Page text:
Road Trip Do’s and Don’ts: Pet Safety Edition

July 26, 2022

Taking the scenic route with your furry friend to get to your next destination? We love a good road trip! Though, traveling with your pet by car involves more than just loading them into the back seat and hitting the gas, especially if you’re planning to go a long distance or be away from home for a long time. Here are a few pet-safe road trip do’s and don’ts from our experts at the ASPCA Animal Poison Control Center (APCC)

Do: Prep your pet for a long road trip. Get your pet geared up by taking them on a series of short drives first, then gradually lengthening the time spent in the car. 

Don’t: Forget your pet’s rabies vaccination records. While this is generally not a problem, some states require this proof at certain interstate crossings. 

Do: Keep your pet in a well-ventilated crate or carrier. The crate should be large enough for your pet to stand, sit, lie down and turn around in. Secure your pet’s crate so it won’t slide or shift in the event of an abrupt stop. 

Don’t: Let your pet ride with their head out the window. If you decide to forgo the crate, never allow your pet to put their head out the window, and always keep then in the backseat in a harness attached to the seat buckle.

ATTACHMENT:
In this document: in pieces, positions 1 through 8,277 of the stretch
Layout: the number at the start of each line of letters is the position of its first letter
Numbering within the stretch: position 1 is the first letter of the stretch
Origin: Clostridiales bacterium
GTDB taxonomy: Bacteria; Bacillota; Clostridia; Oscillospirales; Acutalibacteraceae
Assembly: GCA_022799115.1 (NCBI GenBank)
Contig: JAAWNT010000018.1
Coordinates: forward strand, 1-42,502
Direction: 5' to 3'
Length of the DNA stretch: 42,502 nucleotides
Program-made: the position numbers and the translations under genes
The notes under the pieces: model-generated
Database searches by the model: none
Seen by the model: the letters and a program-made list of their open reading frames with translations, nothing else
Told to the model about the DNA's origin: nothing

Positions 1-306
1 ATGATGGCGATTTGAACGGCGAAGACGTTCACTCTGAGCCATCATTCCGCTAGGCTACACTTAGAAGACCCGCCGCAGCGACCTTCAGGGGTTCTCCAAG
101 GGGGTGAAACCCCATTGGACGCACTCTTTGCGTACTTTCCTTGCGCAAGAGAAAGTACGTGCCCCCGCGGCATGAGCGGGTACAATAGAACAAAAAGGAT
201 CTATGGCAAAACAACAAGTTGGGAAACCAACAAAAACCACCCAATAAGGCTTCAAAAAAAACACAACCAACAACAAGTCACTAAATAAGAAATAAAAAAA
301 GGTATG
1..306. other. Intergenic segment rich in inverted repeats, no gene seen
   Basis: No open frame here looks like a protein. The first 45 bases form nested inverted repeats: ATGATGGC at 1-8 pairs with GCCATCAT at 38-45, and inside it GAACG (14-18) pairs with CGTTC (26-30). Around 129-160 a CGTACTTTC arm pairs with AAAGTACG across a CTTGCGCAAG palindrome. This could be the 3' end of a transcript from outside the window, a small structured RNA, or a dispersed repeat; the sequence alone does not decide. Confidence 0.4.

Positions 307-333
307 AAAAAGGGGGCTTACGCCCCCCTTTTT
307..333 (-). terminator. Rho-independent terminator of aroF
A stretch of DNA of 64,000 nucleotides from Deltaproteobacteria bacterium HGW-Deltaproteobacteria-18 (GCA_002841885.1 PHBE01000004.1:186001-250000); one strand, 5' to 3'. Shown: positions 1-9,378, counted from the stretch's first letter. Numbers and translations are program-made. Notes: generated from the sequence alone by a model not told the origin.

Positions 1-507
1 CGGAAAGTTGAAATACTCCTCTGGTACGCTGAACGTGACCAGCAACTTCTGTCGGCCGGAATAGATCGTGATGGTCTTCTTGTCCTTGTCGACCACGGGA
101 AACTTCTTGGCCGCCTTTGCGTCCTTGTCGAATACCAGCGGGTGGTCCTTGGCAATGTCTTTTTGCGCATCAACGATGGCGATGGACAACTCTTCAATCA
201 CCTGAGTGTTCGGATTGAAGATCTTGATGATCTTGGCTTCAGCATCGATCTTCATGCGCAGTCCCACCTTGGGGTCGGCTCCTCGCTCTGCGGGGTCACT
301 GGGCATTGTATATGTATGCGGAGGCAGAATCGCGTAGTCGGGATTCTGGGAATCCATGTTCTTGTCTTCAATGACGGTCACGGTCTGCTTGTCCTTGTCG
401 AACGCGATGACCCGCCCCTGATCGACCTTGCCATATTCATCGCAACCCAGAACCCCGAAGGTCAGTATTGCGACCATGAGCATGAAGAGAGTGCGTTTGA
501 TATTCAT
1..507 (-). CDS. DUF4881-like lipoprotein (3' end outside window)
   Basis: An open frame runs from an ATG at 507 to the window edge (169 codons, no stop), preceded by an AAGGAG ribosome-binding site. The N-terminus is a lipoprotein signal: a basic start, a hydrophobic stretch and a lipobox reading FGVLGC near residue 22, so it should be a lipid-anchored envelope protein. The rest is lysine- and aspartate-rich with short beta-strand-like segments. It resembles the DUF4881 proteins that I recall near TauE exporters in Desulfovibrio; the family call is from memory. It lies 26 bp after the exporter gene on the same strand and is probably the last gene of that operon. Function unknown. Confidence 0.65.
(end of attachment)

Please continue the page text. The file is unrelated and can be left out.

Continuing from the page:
Do: Prep a pet-friendly travel kit. Bring food, a bowl, leash, waste bags, grooming supplies, medication, a first-aid kit and any travel documents your pet may need for the duration of both your ride and your time away from home. Also pack a favorite toy or pillow to give your pet a sense of familiarity. 

Don’t: Feed your pet in a moving vehicle. This may result in your pet getting sick. Instead, feed your pet three or four hours ahead of departure. 

Do: Pack plenty of water. Always opt for bottled water on a road trip. Drinking water from an area they aren’t used to could result in stomach discomfort. 

Don’t: Leave your animal alone in a parked vehicle. On a hot day, even with the windows open, a parked vehicle can become a furnace in no time, and heatstroke can develop which may result in death. In cold weather, a car can act as a refrigerator, holding in the cold and causing the animal to freeze to death. 

Be sure to follow these steps to insure you and your pet have a fun and safe journey to your next destination! 

If you suspect that your pet ingested something potentially toxic, please call your veterinarian or the ASPCA Animal Poison Control Center at (888) 426-4435 immediately.